Thursday, April 06, 2023

Is the cost of living leap caused by excessive government spending?

It is conventional economics to say it is. If a government prints a lot of new money to finance a big increase in their spending, it must devalue each individual dollar. There will be more dollars chasing the same amount of goods and services so prices must go up to ration out the available goods and services. It's pretty simple logic.

But Leftists don't like that logic. They like to think that governments can spend as much as they like as long it is in a good cause. They just ignore the economics of the matter.

But a prominent Leftist economist has come to their rescue. Joseph Stiglitz is a Nobel prize winner and one of the many Jews who support Leftist causes.

I am referring to an academic article under the title "The Causes of and Responses to Today’s Inflation". It is here:

In it, economists Joseph E. Stiglitz and Ira Regmi argue that excessive government spending is NOT the cause of our current inflation. It is dated December 2022 so there should have been some critique of it by now but I can find none. So I thought I might note what I think is a basic problem with it.

For a start, nobody disputes that cost-push factors have had a significant role. Government lockdowns greatly disrupted supply chains and thus drove up shortage-driven prices. And the sanctions in response to Vladimir Putin's war were a further huge supply chain limitation.

But was that all that there was to it? Stiglitz & Co. say it was and they justify that by saying that consumption during the the recent inflationary period has not been high. They say: "Real personal consumption, even after recovering from the depths of the pandemic, was only slightly above trend and not commensurate with the level of inflation seen during the same time."

He is here using absolutes rather than relativities. The demand might have been subdued in absolute terms but that fails to take account of the already mentioned supply deficiencies and their price consequences. That demand remained at or a bit above previous levels DESPITE the higher prices and poor availability of some goods, shows that cost push pressures were not the only influence at work. We also have to look at people's RESPONSE to the cost push pressures. And when we do that we see that demand was in fact high in the circumstances. And what pressure kept that demand surprisingly high? Demand pull, that good old profligate government spending and its usual effect of creating high demand

Stiglitz tries to get government spending off the hook as a cause of inflation but we see that government spending did have an expansionary effect on demand if we look at demand in context.


COVID-19 Vaccine Injured: Left Alone, in Often, Dire Declining Health, Mounting Debt & Absolutely No Help from Government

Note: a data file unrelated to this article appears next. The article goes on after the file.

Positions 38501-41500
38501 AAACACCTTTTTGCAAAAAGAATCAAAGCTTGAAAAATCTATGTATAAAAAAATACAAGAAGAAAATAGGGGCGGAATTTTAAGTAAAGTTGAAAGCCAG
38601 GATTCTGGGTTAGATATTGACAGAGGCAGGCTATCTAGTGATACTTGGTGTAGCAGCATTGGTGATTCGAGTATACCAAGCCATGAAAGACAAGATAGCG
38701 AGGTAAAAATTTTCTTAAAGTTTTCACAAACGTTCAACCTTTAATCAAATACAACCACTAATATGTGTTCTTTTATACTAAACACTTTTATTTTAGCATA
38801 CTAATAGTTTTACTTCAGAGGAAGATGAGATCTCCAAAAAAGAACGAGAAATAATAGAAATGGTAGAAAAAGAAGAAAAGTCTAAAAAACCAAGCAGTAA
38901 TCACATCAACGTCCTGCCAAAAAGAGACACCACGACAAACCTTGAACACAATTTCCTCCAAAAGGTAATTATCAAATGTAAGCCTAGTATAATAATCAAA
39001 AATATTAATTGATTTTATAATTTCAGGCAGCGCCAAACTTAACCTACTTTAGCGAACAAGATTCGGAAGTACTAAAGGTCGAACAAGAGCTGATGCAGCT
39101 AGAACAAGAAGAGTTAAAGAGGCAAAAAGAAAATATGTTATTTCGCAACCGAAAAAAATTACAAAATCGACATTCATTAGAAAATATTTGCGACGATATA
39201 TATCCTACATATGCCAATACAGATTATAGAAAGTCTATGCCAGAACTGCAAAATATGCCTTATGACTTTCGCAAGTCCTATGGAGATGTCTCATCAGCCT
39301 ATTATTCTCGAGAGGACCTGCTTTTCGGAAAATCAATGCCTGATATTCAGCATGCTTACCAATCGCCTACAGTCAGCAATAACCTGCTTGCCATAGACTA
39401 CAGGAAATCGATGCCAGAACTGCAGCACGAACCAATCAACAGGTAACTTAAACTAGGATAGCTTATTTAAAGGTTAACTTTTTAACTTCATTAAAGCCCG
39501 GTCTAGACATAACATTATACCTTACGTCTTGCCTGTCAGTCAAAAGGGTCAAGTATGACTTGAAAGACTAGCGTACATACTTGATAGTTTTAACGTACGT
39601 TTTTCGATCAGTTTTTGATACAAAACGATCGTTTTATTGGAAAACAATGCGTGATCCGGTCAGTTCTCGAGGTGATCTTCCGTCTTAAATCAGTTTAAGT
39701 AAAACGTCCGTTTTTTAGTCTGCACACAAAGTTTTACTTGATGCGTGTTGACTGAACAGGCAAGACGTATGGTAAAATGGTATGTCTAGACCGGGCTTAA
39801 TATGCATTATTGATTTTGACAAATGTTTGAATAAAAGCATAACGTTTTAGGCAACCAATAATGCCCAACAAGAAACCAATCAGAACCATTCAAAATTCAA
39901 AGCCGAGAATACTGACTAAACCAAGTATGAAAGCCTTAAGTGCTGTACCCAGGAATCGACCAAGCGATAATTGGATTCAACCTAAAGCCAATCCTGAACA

Most recently, KOMO News, a Seattle-based ABC Television affiliate owned by Sinclair Broadcast Group, one of the largest and most diversified broadcast companies in America, drills into this crisis, covering some of the devastating challenges faced by individuals identified as COVID-19 vaccine injured. From debilitating injuries to mounting debt and the specter of bankruptcy, the government offers no real help.

Introducing local case stories of patients injured in the Pacific Northwest region and beyond, Brooke Conrad with the National Desk reports that out of 12,000 COVID-19 vaccine-related injury or death-related claims with the U.S. government under its horribly broken Countermeasures Injury Compensation Program (CICP), absolutely none have been compensated for as of March 1, 2023, while 23 have been deemed eligible for compensation but not paid. The reporter reminds the reader that 300 have been denied claims associated with the dysfunctional vaccine injury scheme used during the national public health emergency.

As TrialSite has reported since early in the pandemic, the Public Readiness and Emergency Preparedness Act (PREP Act) offers industry and the vaccine administration supply chain near universal immunity except for some extremely difficult-to-prove exceptions. It turns out, industry refused to develop vaccines unless elected officials years ago voted to include universal liability waivers.

So, despite the acceleration of novel mRNA and viral vector technology and the government’s absolute protection of industry, the only thing protecting consumers is the “deeply flawed” CICP, and the track record is awful. Conrad reports that from 2010 through 2021, the program only compensated 6% of all non-COVID-related claims, or 29 out of 491 claims totaling $6 million in payouts. Most of the claims involved the H1N1 vaccine.

Summarizing the program’s impact is Renee Gentry, Director of the Vaccine Injury Litigation Clinic at George Washington University Law School:

“The countermeasures program is basically a black hole. It’s your right to file and lose. I don't think it was ever anticipated to handle the number of vaccinations that have happened under COVID.”

Select COVID-19 vaccine injured stories

The recent piece from the mainstream media introduces a handful of COVID-19 vaccine injury stories such as Steve Wenger, who eventually became paralyzed from the waist down for a time from the Johnson & Johnson COVID-19 vaccine. Mr. Wenger now finds himself deep in a financial hole due to the circumstances. Only very expensive IVIg infusions twice per month plus Rituximab every six months has helped.